The U.S. stands out to many around the world as the country their nation can rely on most. But substantial shares in some countries see it as their greatest threat.
Negative views of China predominate in the U.S., Canada and Western Europe. China also receives unfavorable marks from many neighbors in the Asia-Pacific region.
More countries still name the U.S. as the foremost economic power than say the same of China. And, even in nations that welcome China’s economic growth, few feel similarly about its growing military might.
Unfavorable opinion of China in the U.S. is at its highest level in 14 years of polling. Americans also increasingly see China as a threat, and more than half see friction in the current bilateral economic relationship.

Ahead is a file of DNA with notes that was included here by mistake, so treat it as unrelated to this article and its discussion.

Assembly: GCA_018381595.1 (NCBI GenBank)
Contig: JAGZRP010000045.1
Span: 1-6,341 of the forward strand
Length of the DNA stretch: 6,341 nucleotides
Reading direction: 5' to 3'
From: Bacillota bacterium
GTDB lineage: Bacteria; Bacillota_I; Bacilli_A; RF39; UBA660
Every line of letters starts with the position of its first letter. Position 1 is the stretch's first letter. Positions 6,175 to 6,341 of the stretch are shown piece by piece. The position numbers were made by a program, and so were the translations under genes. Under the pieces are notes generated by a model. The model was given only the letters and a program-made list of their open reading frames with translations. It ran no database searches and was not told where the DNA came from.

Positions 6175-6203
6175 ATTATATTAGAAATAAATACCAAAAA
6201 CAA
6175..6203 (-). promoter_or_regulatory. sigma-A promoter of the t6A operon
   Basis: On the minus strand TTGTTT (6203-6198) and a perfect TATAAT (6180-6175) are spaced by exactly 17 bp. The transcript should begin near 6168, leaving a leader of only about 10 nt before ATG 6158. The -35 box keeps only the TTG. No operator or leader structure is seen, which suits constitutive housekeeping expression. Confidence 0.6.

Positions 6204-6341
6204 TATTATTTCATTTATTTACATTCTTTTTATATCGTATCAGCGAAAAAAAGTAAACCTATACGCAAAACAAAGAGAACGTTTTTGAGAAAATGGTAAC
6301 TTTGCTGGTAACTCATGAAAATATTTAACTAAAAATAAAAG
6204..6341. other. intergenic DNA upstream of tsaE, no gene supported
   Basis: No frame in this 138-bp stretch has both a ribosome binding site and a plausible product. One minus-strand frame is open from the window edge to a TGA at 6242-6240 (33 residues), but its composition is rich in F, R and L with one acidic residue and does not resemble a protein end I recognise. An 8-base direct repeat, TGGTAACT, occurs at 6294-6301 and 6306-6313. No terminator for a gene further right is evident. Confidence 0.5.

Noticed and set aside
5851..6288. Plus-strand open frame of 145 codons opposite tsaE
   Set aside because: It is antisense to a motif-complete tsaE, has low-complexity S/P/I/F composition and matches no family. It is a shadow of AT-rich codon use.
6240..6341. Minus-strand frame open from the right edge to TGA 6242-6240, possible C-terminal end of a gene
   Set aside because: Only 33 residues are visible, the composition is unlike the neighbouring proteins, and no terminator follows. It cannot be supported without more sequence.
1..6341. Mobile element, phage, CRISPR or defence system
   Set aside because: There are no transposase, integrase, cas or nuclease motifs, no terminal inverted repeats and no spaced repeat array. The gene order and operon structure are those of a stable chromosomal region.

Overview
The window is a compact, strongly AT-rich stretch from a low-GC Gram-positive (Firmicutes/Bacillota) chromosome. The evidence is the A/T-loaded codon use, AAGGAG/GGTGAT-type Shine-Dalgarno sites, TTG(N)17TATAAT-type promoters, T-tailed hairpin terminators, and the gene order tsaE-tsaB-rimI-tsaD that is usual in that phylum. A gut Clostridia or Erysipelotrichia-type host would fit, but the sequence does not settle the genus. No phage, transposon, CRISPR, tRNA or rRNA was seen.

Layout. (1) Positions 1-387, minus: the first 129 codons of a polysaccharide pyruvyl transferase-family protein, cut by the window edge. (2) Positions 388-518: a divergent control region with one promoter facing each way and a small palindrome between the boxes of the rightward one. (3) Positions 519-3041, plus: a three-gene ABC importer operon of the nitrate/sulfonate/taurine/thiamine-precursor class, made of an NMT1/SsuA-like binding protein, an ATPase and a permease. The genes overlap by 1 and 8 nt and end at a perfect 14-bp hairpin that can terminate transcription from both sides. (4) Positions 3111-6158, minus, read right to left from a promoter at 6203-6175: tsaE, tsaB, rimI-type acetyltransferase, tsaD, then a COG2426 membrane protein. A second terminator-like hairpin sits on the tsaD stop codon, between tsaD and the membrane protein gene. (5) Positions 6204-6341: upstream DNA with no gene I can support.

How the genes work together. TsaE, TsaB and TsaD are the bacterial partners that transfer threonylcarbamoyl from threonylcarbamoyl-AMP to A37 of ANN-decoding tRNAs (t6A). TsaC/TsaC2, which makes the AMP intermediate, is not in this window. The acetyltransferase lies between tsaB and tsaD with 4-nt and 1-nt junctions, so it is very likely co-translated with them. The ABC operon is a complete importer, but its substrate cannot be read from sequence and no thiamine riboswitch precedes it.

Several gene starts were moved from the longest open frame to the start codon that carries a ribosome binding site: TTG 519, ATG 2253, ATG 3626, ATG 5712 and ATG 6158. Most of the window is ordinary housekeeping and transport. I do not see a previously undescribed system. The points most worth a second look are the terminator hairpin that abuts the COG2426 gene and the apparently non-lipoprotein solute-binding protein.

Across many G20 countries, people are strongly in favor of increased gender equality and see global climate change as a major threat.
United Kingdom legislators in the House of Lords and House of Commons tweeted more critical content of Trump’s recent visit to the nation.
Across 25 countries surveyed in 2018, at least a plurality of respondents in nine nations have favorable views of both the U.S. and China.
Majorities in all but one of 10 European countries had no confidence in Xi Jinping to do the right thing regarding world affairs in a 2018 survey.
A median of 52% across 26 countries consider North Korea’s nuclear program to be a major threat to their country.
People around the world agree that climate change poses a severe risk to their countries, according to a 26-nation survey conducted in spring 2018. Terrorism, specifically from ISIS, and cyberattacks are also seen by many as major security threats.